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Posts Tagged ‘Alex Clatworthy’

The most common criticism of this show seems to be ‘all spectacle, no heart’ which is a puzzle to me as I thought it had both heart and spectacle. It has always been one of my favourite stories so it had the potential to disappoint, but I thought they were spot on in this adaptation. I loved it.

Even though you don’t get into Wonka’s factory until the second half, the first didn’t lag. It focuses largely on Charlie’s word in the slums, with introductions to the four other silver spoon – golden ticket winners inside a giant TV. By the interval, you were in love with Charlie’s entire family. In the second half, the spectacle increases as we move around the factory and each of the four little monsters gets what they deserve. The Ompa-Loompas are brilliantly created in a surprisingly lo-tech fashion; in fact, the spectacle does have a charming retro feel to it that seemed to me completely in keeping with the material and its pedigree. I find it difficult to judge the score on first hearing, but there were a couple of stand-out solo numbers and some rousing choruses.

What impressed me most I think was the casting. Douglas Hodge captures the combination of eccentric, benevolent, mad and magical that is Wonka very well indeed. Nigel Planer is excellent as Grandpa Joe, the leader of a fine quartet of bed-bound grandparents. It was great to see Alex Clatworthy, who I first saw as (kiss me) Kate at the Guildhall School just two years ago, in such a high-profile role so soon and it was also good to see Jack Shalloo leap from the fringe (Departure Lounge & The Kissing Dance) to this; they were both great as Charlie’s parents. At our performance, Charlie was played with great confidence and charm by Louis Suc and the children playing the four less sympathetic characters were great too.

I actually enjoyed this more than Matilda, not only because the sound was a whole lot better, but because I thought it served Roald Dahl’s story better. It works equally well for children and adults of all ages – my younger adult companions adored it and for our 7-year old theatrical first-timer, well it may be all downhill from here!

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I’d almost forgotten what a great show this is. It’s packed full of standards (Wunderbar, So In Love, Always True To You In My Fashion, From This Moment On…..), has cracking openers to both acts (Another Op’nin, Another Show and Too Darn Hot), a superb comedy number in Brush Up Your Shakespeare and some of the best lyrics Cole Porter ever wrote.

We’re in Baltimore where a theatre company is about to open Taming of the Shrew, improved by a team of six new writers! The on-off relationship of producer / director / actor Fred and Hollywood star and leading lady Lilli mirrors Petruchio & Katherine in Shakespeare’s play. Add to this the fact that someone has posed as Fred, resulting in him being chased by a pair of gangsters, and Lilli is being courted by a General close to the president and you have a terrific set up for musical comedy.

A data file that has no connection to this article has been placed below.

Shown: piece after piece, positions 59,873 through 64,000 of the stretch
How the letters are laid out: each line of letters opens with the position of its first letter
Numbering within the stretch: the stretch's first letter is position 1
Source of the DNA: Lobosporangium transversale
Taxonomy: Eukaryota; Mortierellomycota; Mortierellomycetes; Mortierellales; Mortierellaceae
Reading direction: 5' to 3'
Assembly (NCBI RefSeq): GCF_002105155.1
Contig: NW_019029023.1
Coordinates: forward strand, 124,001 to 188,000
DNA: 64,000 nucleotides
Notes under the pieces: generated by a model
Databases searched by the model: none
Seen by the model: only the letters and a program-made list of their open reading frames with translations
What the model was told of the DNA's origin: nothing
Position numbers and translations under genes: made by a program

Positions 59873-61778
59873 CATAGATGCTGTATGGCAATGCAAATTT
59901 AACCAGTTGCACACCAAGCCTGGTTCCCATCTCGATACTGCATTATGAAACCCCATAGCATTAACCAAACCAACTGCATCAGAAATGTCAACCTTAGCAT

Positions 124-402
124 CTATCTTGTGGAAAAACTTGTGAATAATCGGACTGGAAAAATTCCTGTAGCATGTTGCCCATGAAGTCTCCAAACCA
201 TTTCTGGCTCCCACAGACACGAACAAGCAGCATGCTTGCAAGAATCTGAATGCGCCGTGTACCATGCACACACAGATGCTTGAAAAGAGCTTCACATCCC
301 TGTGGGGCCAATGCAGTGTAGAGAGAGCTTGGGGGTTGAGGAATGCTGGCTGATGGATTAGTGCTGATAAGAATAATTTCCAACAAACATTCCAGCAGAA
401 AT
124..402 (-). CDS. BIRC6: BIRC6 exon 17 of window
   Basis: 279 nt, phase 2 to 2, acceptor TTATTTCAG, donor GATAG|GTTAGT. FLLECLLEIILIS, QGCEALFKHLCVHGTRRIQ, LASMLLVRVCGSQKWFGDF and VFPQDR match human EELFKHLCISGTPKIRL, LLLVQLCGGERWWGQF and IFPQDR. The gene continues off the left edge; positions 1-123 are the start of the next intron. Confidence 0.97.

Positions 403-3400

I first saw the show when the RSC did it at the Old Vic 24 years ago and I think the only other time was a Broadway transfer to London ten years ago. I won’t easily forget the RSC production as I was on the Laurence Olivier Awards panel that year and had to bully the Society of West End Theatre (as it was then called) to get an extra statuette made so that we could give the Best Supporting Actor in a Musical award to both John Barton and Emil Wolk as we weren’t prepared to choose one over the other! Another memory is of taking a bunch of Commonwealth colleagues to see it and hearing one of them say it brought back fond memories of seeing Shakespeare in Rawalpindi! To say that this stands up well against both these productions is indeed a compliment.

Martin Connor has done some excellent work at GSMD and this is amongst his best. He has assembled one of the finest casts I’ve ever seen here. Leading man Alex Knox is outstanding, with particularly good vocals; he makes a great job of Where Is The Life That Late I Led. He is well matched by Alex Clatworthy as Lilli / Katherine. Kae Alexander is a superb Lois / Bianca, handling Always True To You In My Fashion brilliantly. The comic honours are shared between Lewis Goody & Stephen Wilson as the gangsters (who give us a fine music hall-style turn in Brush Up Your Shakespeare) and Kingsley Ben-Adir as the General. It was great to hear an orchestra of 27 play this lovely score (MD Steven Edis). Joseph Pitcher’s excellent choreography shines in Too Darn Hot.

Another big Broadway show, South Pacific, will be opening next door at the Barbican Theatre in a few weeks. It will cost you over five times to see it, but I bet it won’t be anywhere near five times better. This is an excellent production of a great show with added youthful enthusiasm and another big hit for GSMD.

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